February 7, 2015
Despite the general laid back nature of sailing, we sailors are often not a content sort of folk. But even the most discriminating of us would have a hard time complaining about the Race 7 conditions. A good and strong southerly Wind set aside all other activities and hung out with us all day, even inviting Its best friend, Spring to the party. Low to mid 60s for temps? Southerly Winds 10-15? This is what is ordered up every race and this time it was delivered on time and to the right destination. Hallelujah!
Race 7 would welcome the return of The Blue Pearl and Smoke on the Water, which if you recall from Race 6, a fair portion of crews of said boats were off sailing in the REAL blue water and not what I was trying to pass off as Tennessee River blue water. Today would be about as tropical as it gets for February and we plotted our longest course of this Shackleton season, a venture down to Possum Creek that included not one but TWO roundings of our favorite buoy that we have neglected to visit all season - Grasshopper Creek. It would also be the first time we have paid a visit to the infamous 3 Hour Nun (Buoy 3 on the map above), aptly named for how often we seem to somehow wind up (wind being the transitive verb pronounced with a long "i" here and thus not requiring capitalization) and park there during many a drifter.
The course was designed to be a nice beat down river, interrupted by a brief reach to the 3 hour nun, and a nice spinnaker run back with a few jibes thrown in for fun. After all we don't want any foredeck crews to get relaxed and complacent on some boring old beeline run. Some of the nasty glares I received from foredeck folks after handing out the maps made me thankful that the initial thoughts of making the Three Hour Nun Buoy 6 and Grasshopper Creek number 7 had been scrapped. Those who would have been subject to the laborious task of performing a spinnaker takedown and a rehoist in such a short distance most likely would have waited on me in ambush on the darker side of the docks one night. The headlines would have read, "Man slapped to death with race course maps, local D.A. refuses to prosecute. 'The map evidence shows he had it coming,' he says." Yes, thinking through little things like this when designing a course is a form of self preservation - the key if one hopes to serve any type of longevity on a race committee.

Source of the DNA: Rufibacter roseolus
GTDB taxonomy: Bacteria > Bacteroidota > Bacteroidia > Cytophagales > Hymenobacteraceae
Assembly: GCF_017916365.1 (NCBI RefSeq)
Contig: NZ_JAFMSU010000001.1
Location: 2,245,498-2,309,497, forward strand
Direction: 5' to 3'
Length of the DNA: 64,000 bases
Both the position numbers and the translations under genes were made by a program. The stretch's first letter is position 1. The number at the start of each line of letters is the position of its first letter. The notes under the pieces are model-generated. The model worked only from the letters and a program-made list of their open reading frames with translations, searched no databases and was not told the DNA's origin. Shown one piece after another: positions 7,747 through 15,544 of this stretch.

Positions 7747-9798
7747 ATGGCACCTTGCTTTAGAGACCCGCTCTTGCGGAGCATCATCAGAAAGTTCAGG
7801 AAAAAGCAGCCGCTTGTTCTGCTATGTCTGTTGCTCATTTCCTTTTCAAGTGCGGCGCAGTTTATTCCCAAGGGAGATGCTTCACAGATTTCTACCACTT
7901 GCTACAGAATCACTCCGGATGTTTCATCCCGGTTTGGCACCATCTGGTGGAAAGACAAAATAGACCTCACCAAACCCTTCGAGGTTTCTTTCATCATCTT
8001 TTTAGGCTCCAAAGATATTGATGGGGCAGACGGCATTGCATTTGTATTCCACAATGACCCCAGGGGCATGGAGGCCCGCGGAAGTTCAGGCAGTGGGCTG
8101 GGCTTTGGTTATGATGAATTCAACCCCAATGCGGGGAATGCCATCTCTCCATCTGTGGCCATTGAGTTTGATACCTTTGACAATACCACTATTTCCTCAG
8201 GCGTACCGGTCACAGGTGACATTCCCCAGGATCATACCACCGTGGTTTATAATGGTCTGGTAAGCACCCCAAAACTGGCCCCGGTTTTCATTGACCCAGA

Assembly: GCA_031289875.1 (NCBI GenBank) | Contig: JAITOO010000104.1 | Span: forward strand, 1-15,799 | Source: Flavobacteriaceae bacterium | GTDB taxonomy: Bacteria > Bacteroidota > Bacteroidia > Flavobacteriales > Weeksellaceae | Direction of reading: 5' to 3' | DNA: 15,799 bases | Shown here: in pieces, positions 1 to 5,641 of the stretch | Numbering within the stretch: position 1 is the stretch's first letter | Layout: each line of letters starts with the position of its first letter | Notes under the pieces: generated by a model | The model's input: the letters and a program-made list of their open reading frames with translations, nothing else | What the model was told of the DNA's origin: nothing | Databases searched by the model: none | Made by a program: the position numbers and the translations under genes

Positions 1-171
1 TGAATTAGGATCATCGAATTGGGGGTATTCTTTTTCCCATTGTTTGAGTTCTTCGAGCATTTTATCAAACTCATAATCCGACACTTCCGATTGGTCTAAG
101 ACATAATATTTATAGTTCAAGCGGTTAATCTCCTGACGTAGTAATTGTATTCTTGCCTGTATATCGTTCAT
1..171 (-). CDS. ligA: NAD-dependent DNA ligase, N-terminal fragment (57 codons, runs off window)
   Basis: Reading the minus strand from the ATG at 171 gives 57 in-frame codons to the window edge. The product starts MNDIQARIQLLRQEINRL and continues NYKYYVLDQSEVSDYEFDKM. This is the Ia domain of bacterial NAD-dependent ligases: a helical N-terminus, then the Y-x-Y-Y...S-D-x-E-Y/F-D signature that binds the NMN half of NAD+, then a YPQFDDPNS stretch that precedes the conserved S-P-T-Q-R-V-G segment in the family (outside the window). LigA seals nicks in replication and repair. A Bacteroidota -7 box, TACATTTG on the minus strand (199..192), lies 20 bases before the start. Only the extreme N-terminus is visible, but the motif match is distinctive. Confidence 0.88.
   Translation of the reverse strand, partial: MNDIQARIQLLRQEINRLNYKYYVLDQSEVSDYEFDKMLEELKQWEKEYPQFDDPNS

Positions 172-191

For some today, it really would be about the spinnakers. Two boats flew them quite well. Two others had some "issues". And the remaining two, having a good view of those with the "issues" and with Wind speeds actually topping out in the low 20s at times, adopted a more conservative attitude and left those darn things harmlessly stuffed in their bags. I think the conversation between Mike and Chuck onSmoke on the Water went something like, "Do you want to hoist the spinnaker?" "Grab me a beer instead, would you?" A less common and sometimes controversial technique nevertheless proved to be a prudent and effective strategy for the Ranger 23. It was the J boats, Maniac and Luna Teak having the most success today with the chutes. Well actually, they had the only success. It was a spinnaker mutiny on The Blue Pearl as the big sail refused to cooperate. Meanwhile, on Windrush...
All we can say is...
Well, there is not much one can say so let's just bow our heads.
Fortunately, Windrush's spinnaker is now out of ICU and recovering nicely at the local sail loft. Expect to see it flying again soon at the next race.
Meanwhile, The Blue Pearl abandoned their first spinnaker run and had rehoisted their foresail. But we soon witnessed David working the foredeck with one of the more unique things we have seen in some time. Actually, he pulled it out of one of the seemingly endless sailbags on The Blue Pearl on Race Eve - it is called a spinnaker staysail, a small triangular cloth of nylon, the luff of which could not have been more than a third of the Columbia 29's "I" measurement. Alas, it remained hoisted in a shorter length of time that the full scale spinnaker was and there was no photographic evidence for proof or better description
(curious minds will have to call on the services of Mr. Google). And had it remained up, surely it would have caused a commotion on the lake with everyone gawking at it like these guys on the left.
Both Windrush and The Blue Pearl made a valiant recovery from their cataclysmal spinnaker flights and how neither boat ran aground while piloting over the shoals is amazing. Actually it was the spinnakers that really steered them, having assumed command after their rebellious uprising. Meanwhile on Hasta La Vista, all I did was just look in the direction of a shallow spot on the lake and BAM! It was shortly after the Buoy 4 rounding when it seemed we were just inches out of the main channel when we struck bottom. It was really not a hard grounding but a little more gradual one as we slowed and stopped for a brief moment. Fortunately we were on a run and able to steer the boat back into the wind and quickly escape the muddy jaws and claws of the river.
With all this drama taking place on the non-spinnakered boats and those with the rebellious chutes, it was going to be a J Boat battle for the victory. Sure enough, a J Boat won the race. But not the J Boat everyone is thinking of. The winner's circle has now seen 4 different boats this season as Chris Edwards and crew on Luna Teak took home first place for the first time in their Shackleton history. Maniac would have to settle for 2nd while Smoke on the Water sailed a great course for 3rd. It really was a fun day on the water and the best wind we have had for a Shackleton race in some time. Hoping for some fair Winds and good weather for the final match this Shackleton season. Race 8 is coming soon, but maybe not as soon as scheduled. It appears that the main theme and slogan of this series (We sail regardless of conditions) is in danger again. Stay tuned!
RACE 7 RESULTS